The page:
Outside of that, at least I get a favorite, creamy peanut butter and jam, but only on Ritz crackers and one type of bread from a local bakery. All other grains, breads, crackers, etc. aren't acceptable. On the exclusion list are eggs of any sort, unless in mixes, nuts or anything with nuts, and nothing with spices.

That said, I live a lot on protein drinks and snacks, often combination of the above. I eat snack sized meals 4-5 times a day because I can't eat a large meal anymore. I'm lucky I like the diet but occasionally get hungry for variety which is why once or twice I week I have food experiment meals.

The problem is that not only is the digestive system food sensitive, the small intestine is sensitive to roughage and foods which often causes bleeding. Yeah, you can see the issue, I need food to eat but food is also my enemy.

As a result I haven't eaten in a fast food or take-out restaurant in years let alone a real restaurant with real freshly prepared food. They don't have anything I can eat, which means I take my food with me everywhere I go and only go to cafes for coffee.

Makes for an interesting life around food.

Being Thin

When I was 18 years old and just out of high school I was 5' 11" and 125 lbs with a 28" waist. Then I joined the service and in basic training gained 35 lbs and went to a 32" waist. I added another 15 lbs over the years and adding 2-3" in my waist. Today I'm 5' 9" (yes, age shrinks your height) and 170 lbs with a 34" waist.

And I hate myself and my body. I've always wanted to be thin, again, and hate I never will be thin ever again. There was a time I remember, and that's all it is anymore, a memory long distant in time, but still fresh as yesterday. Oh, to be thin again. I can dream but not hope.

That's because running which I did 3-4 times a week just a few years ago is just a plan as the disgestive system problems has left my over weight and my Siactic nerve has left my left leg numb from above the knee to the ankle.

So any plans, and hope, to return to running is distant, but I'm walking now toward returning to running sometime when I can physically do it. The common sense rule is that you can run at a slow-to-moderate pace about half the distance you walk, so who knows.

Even getting back to my weight 6 years ago of 160-165 lbs when I retired is just an idea, but what else do you have. It's the old adage when you wake up, you can get better or get worse, your choice, but you can stay the same.

Not at 63 years old, but it's the only choice I have, better or worse, but getting older isn't a choice.

Wednesday, September 12, 2012


Well, the walking exercise is getting better after the Siactic nerve problem which virtually disabled me for the entire month of July and much of August with a bum right leg where the front of the leg was numb from above the knee to the toes and hurt when I walked very far.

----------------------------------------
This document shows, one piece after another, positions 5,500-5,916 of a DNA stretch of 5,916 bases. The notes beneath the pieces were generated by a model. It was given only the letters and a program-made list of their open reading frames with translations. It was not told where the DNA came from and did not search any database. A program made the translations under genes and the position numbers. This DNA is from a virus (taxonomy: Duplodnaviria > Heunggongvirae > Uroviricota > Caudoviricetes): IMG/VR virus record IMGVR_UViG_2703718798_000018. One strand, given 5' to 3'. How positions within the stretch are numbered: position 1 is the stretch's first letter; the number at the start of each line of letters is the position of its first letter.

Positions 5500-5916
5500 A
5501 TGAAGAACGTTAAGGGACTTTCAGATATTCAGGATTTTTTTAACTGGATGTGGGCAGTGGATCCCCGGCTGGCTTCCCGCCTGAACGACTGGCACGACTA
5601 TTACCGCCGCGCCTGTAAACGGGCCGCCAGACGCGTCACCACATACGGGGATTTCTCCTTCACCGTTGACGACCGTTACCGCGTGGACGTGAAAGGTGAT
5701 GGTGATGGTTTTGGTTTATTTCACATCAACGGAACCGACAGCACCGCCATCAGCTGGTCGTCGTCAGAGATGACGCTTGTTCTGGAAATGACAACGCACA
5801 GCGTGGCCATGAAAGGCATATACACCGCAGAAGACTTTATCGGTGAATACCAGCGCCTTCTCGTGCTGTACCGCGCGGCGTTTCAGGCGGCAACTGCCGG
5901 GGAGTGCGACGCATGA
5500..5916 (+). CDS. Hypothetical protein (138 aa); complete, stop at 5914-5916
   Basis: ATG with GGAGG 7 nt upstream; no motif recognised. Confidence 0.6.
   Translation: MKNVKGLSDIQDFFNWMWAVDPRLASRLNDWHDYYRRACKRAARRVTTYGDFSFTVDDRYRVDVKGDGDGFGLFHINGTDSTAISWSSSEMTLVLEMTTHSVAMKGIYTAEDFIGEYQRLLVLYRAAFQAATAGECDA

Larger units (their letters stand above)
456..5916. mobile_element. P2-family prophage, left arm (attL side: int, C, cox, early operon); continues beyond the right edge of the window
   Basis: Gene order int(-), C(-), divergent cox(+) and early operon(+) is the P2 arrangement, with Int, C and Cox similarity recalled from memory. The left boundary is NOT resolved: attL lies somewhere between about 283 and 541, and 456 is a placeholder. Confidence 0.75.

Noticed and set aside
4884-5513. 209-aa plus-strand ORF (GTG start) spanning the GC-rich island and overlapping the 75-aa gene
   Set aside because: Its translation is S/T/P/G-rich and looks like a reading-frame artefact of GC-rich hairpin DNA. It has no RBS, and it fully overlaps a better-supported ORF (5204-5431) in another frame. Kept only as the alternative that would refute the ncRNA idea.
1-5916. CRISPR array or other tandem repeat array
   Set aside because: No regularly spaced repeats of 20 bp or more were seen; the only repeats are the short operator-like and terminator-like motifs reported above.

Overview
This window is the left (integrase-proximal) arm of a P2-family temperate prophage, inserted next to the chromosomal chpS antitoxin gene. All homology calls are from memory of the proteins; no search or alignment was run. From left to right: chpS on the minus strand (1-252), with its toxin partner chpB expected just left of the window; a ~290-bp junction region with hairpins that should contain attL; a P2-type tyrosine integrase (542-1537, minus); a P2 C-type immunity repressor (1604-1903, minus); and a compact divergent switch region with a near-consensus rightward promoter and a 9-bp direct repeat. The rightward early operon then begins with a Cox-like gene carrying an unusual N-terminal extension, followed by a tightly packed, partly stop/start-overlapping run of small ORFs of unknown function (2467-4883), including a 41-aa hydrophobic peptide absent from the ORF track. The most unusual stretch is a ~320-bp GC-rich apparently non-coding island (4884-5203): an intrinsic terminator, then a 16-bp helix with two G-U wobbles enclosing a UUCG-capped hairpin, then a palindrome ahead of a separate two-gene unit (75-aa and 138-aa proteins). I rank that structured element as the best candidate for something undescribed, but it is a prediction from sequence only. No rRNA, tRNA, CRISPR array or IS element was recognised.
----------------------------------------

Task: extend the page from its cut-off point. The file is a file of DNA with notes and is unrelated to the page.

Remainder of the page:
By late August I was walking short distances, say a quarter mile, before the leg hurt then and afterward.  Last week, however, I decided to try something and walked 2.5 miles on the Ruston Way park walk/bike way along the waterfront in Commencement Bay. And Saturday I got up to 3.5 miles.

This week, Monday and today (Wednesday) I got it up to 4.5 miles, which is the two mile length plus the quarter mile up the hill to and from the car. The walkway is flat along the waterway, and there is room up to a mile from the ends.

This doesn't mean the leg doesn't hurt. I limp for awhile when I wake up and get on with the day. The front of the knee is still totally numb along with the front of the leg (shin) from the knee to the ankle with occasionally moving down to the toes.

But I can now walk some distance. The goal is to walk on flat ground to get to 5 miles before returning to walking to and from town, which is 2.5-3 miles there and 3-4 miles back with some elevation change on both trips. And I take a backpack to carry stuff home (grocery or drug stores).

Anyway, life is getting better, but I have a long way to go to lose the weight I've gained over the lasts two years with the digestive problems, which are also slowly getting better after July, and to regain the fitness level I had a few years ago.

But that said, at turning 63 this month, it ain't going to be easy this time.

Tuesday, September 11, 2012

307 Hours Later

Not long after 9/11 I shaved my full beard and kept my face clean shaven after that day. I did this because a friend of mine wanted to see my face and one day I got a free Mach 3 razor in the mail. So I said change is good.

I still have the razor, only the second razor I've ever had in my life. The other one was the razor the US Air Force gave me when I went to basic training in San Antonio in March 1969. It was the old fashion double edge single blade razor. I still have it too.

But since shaving my beard in the fall of 2001 I got tired of shaving and didn't want to grow a beard again, so in July 2005 I decided to go through electrolysis to remove my facial hair. Yes, it's painful and takes a long time.

The time was an hour a week from July 2005 to March 2011 and then every two weeks from then to now. And today, after 307 hours of electrolysis, I'm done and will never have to shave again. Well, sorta'.

I still have to go back occasionally for awhile because regrowth is normal, the first 20 minutes or so for the last 2-3 years was removing regrowth. But now regrowth is all I have left which will dimish to only a few times a year.

And while you say it's not "manly" not to have facial hair, a lot of men don't have much facial hair and many more, especially those in some cultures or ethnicities, have little if any facial hair. And now I never have to deal with a razor again in the morning.

And that's far cooler.

Sunday, September 2, 2012


Which would you choose. If you had a pill which changes your life the way you've always wanted but taking the pill made the other parts of your life worse, the changes to your body were what you wanted but it also crashed it and the changes to your mind were what you wanted but it caused you deep depressions.

The pills would change you but also destroy you, your energy and metabolism, your brain into fog and your Dysthymia into depression. Would you take pills to change for better and for worse or not take the pills and not change for the better but feel worse by not taking them?

Because now you know you have a choice, so which would you choose?